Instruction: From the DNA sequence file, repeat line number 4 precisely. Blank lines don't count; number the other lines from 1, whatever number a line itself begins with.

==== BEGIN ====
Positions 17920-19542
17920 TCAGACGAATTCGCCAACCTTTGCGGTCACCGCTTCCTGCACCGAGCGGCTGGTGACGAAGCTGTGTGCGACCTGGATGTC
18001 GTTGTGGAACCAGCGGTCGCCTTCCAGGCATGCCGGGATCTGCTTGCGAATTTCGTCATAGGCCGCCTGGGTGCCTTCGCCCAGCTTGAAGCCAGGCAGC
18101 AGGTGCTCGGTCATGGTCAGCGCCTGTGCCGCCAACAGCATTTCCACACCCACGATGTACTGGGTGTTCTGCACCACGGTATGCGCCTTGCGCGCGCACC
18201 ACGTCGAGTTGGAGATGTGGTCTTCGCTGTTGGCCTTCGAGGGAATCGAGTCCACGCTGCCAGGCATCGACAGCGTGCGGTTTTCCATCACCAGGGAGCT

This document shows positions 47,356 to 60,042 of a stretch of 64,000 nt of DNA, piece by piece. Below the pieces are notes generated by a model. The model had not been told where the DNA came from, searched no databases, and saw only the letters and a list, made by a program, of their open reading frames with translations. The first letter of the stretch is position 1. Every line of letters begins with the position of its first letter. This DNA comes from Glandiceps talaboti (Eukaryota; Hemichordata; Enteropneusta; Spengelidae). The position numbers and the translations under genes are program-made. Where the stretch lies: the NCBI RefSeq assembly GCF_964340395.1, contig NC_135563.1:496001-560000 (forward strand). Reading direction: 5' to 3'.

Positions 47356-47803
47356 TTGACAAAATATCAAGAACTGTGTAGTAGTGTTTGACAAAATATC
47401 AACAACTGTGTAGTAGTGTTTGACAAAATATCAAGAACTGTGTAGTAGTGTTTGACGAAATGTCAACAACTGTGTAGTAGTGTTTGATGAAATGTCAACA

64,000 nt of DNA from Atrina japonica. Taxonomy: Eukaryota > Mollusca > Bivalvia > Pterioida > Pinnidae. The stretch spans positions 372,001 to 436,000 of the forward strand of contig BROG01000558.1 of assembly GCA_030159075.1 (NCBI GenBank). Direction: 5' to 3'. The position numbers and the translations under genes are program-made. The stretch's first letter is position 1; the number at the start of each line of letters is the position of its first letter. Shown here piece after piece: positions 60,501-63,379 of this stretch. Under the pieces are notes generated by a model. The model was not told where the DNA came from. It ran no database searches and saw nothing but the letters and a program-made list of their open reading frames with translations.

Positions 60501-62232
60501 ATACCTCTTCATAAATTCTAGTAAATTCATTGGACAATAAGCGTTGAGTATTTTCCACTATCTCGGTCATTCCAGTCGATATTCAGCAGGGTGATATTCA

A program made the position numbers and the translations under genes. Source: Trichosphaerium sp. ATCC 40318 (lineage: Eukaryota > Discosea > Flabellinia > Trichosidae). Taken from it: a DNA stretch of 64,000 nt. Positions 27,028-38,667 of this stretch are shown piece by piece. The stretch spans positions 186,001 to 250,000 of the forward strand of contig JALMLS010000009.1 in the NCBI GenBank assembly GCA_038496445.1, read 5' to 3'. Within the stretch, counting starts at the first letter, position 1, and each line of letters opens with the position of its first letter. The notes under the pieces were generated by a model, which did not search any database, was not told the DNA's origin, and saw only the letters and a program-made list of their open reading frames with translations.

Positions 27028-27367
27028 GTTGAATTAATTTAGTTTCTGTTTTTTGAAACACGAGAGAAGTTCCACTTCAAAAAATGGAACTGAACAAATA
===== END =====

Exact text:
18101 AGGTGCTCGGTCATGGTCAGCGCCTGTGCCGCCAACAGCATTTCCACACCCACGATGTACTGGGTGTTCTGCACCACGGTATGCGCCTTGCGCGCGCACC